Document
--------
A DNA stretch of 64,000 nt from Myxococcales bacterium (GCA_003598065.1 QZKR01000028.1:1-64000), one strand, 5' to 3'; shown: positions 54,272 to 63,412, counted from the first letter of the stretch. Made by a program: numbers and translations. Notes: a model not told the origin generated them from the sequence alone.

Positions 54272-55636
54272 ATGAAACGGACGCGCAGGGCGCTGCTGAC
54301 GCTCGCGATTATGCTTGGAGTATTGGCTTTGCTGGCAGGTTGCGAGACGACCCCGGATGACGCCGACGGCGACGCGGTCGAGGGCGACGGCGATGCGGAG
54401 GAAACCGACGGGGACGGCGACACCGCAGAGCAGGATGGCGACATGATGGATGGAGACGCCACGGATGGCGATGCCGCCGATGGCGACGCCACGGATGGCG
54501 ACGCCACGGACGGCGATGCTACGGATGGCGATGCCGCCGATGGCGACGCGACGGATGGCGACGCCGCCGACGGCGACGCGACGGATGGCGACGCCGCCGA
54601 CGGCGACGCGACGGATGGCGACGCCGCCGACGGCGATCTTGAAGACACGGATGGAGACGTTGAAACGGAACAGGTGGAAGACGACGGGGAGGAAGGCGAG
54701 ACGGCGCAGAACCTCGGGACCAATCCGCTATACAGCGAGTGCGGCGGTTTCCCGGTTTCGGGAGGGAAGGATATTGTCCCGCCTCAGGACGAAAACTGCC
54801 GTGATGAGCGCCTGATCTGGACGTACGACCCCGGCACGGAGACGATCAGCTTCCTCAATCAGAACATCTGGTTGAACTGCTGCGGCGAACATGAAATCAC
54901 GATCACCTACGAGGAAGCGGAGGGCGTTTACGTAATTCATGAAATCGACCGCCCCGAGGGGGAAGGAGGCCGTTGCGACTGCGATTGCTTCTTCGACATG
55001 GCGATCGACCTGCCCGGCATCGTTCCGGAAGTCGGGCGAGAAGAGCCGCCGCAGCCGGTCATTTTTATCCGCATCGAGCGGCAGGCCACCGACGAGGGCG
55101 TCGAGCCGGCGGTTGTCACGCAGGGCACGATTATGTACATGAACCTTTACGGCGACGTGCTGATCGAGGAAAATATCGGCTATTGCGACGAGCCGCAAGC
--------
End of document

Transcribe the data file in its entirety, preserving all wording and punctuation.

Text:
A DNA stretch of 64,000 nt from Myxococcales bacterium (GCA_003598065.1 QZKR01000028.1:1-64000), one strand, 5' to 3'; shown: positions 54,272 to 63,412, counted from the first letter of the stretch. Made by a program: numbers and translations. Notes: a model not told the origin generated them from the sequence alone.

Positions 54272-55636
54272 ATGAAACGGACGCGCAGGGCGCTGCTGAC
54301 GCTCGCGATTATGCTTGGAGTATTGGCTTTGCTGGCAGGTTGCGAGACGACCCCGGATGACGCCGACGGCGACGCGGTCGAGGGCGACGGCGATGCGGAG
54401 GAAACCGACGGGGACGGCGACACCGCAGAGCAGGATGGCGACATGATGGATGGAGACGCCACGGATGGCGATGCCGCCGATGGCGACGCCACGGATGGCG
54501 ACGCCACGGACGGCGATGCTACGGATGGCGATGCCGCCGATGGCGACGCGACGGATGGCGACGCCGCCGACGGCGACGCGACGGATGGCGACGCCGCCGA
54601 CGGCGACGCGACGGATGGCGACGCCGCCGACGGCGATCTTGAAGACACGGATGGAGACGTTGAAACGGAACAGGTGGAAGACGACGGGGAGGAAGGCGAG
54701 ACGGCGCAGAACCTCGGGACCAATCCGCTATACAGCGAGTGCGGCGGTTTCCCGGTTTCGGGAGGGAAGGATATTGTCCCGCCTCAGGACGAAAACTGCC
54801 GTGATGAGCGCCTGATCTGGACGTACGACCCCGGCACGGAGACGATCAGCTTCCTCAATCAGAACATCTGGTTGAACTGCTGCGGCGAACATGAAATCAC
54901 GATCACCTACGAGGAAGCGGAGGGCGTTTACGTAATTCATGAAATCGACCGCCCCGAGGGGGAAGGAGGCCGTTGCGACTGCGATTGCTTCTTCGACATG
55001 GCGATCGACCTGCCCGGCATCGTTCCGGAAGTCGGGCGAGAAGAGCCGCCGCAGCCGGTCATTTTTATCCGCATCGAGCGGCAGGCCACCGACGAGGGCG
55101 TCGAGCCGGCGGTTGTCACGCAGGGCACGATTATGTACATGAACCTTTACGGCGACGTGCTGATCGAGGAAAATATCGGCTATTGCGACGAGCCGCAAGC